This is how the author of Hebrews describes Melchizedek:

He is first, by translation of his name, king of righteousness, and then he is also king of Salem, that is, king of peace. He is without father or mother or genealogy, having neither beginning of days nor end of life, but resembling the Son of God he continues a priest forever (Hebrews 7:2-3).

Jesus is our High Priest – not as a Levite – but in the order of Melchizedek. He is not temporary – but eternal. He doesn’t offer the blood of bulls and goats – which are insufficient to atone for sin – he offers his own blood – once and for all.

He is the mediator of a better covenant – a New Covenant written in his blood. His priesthood predates Abraham and encompasses and fulfills all of the regulations of the Old Covenant – but makes possible what was formerly impossible – the salvation of sinners. His sacrifice. His blood. His promise. His intercession. He is our Great High Priest. Draw near and find mercy for your souls!!!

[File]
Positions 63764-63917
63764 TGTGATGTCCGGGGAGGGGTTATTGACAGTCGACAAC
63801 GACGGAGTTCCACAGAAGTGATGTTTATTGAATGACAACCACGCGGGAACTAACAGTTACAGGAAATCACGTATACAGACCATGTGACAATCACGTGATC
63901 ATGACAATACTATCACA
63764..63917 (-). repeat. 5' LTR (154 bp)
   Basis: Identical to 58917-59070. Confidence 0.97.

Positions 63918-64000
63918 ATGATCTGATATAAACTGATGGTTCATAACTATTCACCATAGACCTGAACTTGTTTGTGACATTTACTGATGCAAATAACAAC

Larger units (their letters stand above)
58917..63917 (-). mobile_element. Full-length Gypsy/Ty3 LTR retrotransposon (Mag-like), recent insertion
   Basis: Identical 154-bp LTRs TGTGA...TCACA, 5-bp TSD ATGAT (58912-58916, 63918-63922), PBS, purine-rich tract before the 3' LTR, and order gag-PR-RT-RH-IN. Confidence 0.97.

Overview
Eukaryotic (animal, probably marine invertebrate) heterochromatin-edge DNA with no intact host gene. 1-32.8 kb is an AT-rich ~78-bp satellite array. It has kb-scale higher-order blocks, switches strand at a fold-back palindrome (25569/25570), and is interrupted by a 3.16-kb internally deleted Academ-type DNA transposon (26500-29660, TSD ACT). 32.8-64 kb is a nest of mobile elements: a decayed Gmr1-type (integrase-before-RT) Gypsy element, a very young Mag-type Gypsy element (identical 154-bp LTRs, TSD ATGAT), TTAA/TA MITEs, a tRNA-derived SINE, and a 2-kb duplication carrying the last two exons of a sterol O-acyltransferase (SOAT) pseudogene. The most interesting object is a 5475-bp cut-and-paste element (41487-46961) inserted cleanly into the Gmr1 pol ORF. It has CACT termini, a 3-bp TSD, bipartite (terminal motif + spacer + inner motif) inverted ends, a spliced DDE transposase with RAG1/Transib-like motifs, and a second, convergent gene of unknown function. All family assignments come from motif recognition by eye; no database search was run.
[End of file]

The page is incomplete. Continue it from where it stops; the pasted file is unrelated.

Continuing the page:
Blessed is the one you choose and bring near,
to dwell in your courts!
We shall be satisfied with the goodness of your house,
the holiness of your temple! (Psalm 65:4).

Day 315: Another warning

Psalms 61, 62 & 64; Hebrews 5:11-6:20
(Psalm 59 was read on Day 106, Psalm 60 on Day 115, and Psalm 63 on Day 118)

Hebrews 6 (taken out of context) can seem contradictory to other parts of Scripture that teach that salvation is by grace alone; therefore, eternally secure. But a closer look at the context surrounding these verses reveals there is no contradiction, but rather a continuation of the theme found throughout Hebrews (and the rest of Scripture) that true salvation is revealed in perseverance.